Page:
MS: You mention an earlier venture, the Alaska Short Forum, never really got off the ground because you had difficulty finding enough content to keep it going. Was it lack of interest in making films, or more lack of a certain quality with the films you were finding?
Pat: We were broadcasting on television so we had some strict limitations on content, both because of copyright issues and rating restrictions. Also, a lot of the better filmmakers expect to get paid for their work if you're going to broadcast it and we were doing it all for free. I think maybe we got $200 for five episodes, but at least we kept the rights to the show... We needed to get paid in love or money and we got neither. The JUMP Society exists because the community loves it, and The Short Forum failed because no one really cared about it.
Lou: I think ASF took more time and work to put together than we expected. I suck at remembering lines for the introductions, so those took about 140 takes... It's not easy to get enough submissions from around the state and adhere to the content restrictions of the station.
Aaron: Not enough people knew about it; it never really built a buzz in the filmmaker community of Alaska. That's largely our fault for not working harder to get it out there and in front of people, but, well, hard work takes hard work.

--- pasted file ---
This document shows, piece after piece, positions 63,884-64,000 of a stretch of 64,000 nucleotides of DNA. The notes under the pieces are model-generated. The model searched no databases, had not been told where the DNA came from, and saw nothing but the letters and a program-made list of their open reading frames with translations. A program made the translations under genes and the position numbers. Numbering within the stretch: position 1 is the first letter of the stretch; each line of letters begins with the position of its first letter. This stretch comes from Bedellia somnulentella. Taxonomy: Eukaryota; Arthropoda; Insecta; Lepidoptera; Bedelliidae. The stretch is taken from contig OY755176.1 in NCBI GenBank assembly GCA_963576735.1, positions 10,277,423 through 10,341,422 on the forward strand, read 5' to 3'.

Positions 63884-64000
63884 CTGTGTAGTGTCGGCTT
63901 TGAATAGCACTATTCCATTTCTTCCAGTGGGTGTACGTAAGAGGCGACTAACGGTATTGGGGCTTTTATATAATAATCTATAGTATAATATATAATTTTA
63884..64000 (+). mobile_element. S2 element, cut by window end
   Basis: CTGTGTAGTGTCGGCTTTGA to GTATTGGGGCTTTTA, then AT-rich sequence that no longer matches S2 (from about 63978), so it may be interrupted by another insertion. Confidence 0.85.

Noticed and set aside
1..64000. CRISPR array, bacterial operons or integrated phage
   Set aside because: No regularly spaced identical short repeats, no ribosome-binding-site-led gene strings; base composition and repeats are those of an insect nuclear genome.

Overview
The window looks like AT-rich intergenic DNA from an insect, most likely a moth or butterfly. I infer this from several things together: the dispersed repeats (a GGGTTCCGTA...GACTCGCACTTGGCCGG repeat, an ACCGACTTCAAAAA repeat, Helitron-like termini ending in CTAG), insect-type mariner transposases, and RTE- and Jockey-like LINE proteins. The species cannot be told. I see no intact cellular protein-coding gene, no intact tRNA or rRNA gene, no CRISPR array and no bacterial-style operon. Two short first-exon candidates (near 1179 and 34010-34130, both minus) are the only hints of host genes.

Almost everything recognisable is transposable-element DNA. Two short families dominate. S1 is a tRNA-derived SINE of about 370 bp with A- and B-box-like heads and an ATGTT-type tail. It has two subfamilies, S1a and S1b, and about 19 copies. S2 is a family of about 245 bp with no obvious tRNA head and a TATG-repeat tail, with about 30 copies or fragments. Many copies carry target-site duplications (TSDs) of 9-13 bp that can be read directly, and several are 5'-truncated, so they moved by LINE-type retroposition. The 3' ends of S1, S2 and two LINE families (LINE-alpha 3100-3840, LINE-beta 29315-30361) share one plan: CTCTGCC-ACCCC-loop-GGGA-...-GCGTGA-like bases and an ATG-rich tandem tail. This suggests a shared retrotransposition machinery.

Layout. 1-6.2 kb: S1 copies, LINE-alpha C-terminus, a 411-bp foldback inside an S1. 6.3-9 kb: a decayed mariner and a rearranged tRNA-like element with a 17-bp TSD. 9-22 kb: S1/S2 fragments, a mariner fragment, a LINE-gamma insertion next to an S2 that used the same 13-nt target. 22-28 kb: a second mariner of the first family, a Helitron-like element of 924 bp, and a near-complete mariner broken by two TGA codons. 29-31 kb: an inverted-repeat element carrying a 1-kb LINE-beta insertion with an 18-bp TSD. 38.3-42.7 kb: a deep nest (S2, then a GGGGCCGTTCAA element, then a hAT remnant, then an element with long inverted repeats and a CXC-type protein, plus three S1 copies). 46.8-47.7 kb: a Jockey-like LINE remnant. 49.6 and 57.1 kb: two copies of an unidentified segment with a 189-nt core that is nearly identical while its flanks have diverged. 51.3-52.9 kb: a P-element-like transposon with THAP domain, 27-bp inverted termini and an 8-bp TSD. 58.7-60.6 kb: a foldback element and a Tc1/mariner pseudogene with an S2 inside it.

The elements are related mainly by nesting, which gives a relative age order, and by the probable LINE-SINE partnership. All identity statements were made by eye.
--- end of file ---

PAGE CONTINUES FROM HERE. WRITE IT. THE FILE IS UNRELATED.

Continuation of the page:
Pat: Secretly, I think television is dead and the show wasn't the right format for the web. There's a new show, AK Shorts, I haven't seen it yet, but it sounds similar to what we were trying to do. I really hope it works out because then we'll have a place to submit our films without the headache of organizing.
MS: Is the film/writing/art community tight in Juneau? What is the film community's current state of existence in Southeast Alaska in general?
Pat: I'd say there are pockets of like-minded individuals, small tribes. The JUMP Society works great as a focal point in Juneau, but there isn't much of a Southeast filmmaking community... I know a few filmmakers, but haven't worked with many outside Juneau. I guess there's some potential, but I feel like there's no focal point.
The Panhandle Picture Show in Haines [Film festival, currently defunct] seemed promising, but it didn't last long enough for me to get involved.
Aaron: Pat knows more people than I do. I only know Juneau filmmakers.
MS: Is there anything you really wish you had access to in Juneau that would make your creative world perfect?
Pat: People. Juneau has loads of talented, inspiring, amazing people. I want more.
Lou: We don't have equipment to rent in a pinch. Sometimes the rain is a bitch.
MS: When I lived in Ketchikan I realized no one in Anchorage really thought about us much, yet we were keenly aware of everything going on up there. Do you have a similar experience these days? Have you seen it improve?
Pat: I feel like I have better connections to the Seattle and Portland filmmaking community than I do to Anchorage. I've also spent more time in those places making an effort to connect with people... I don't think Anchorage is ignoring us, they just don't know anything about us.
Lou: Military folk don't take kindly to our kind.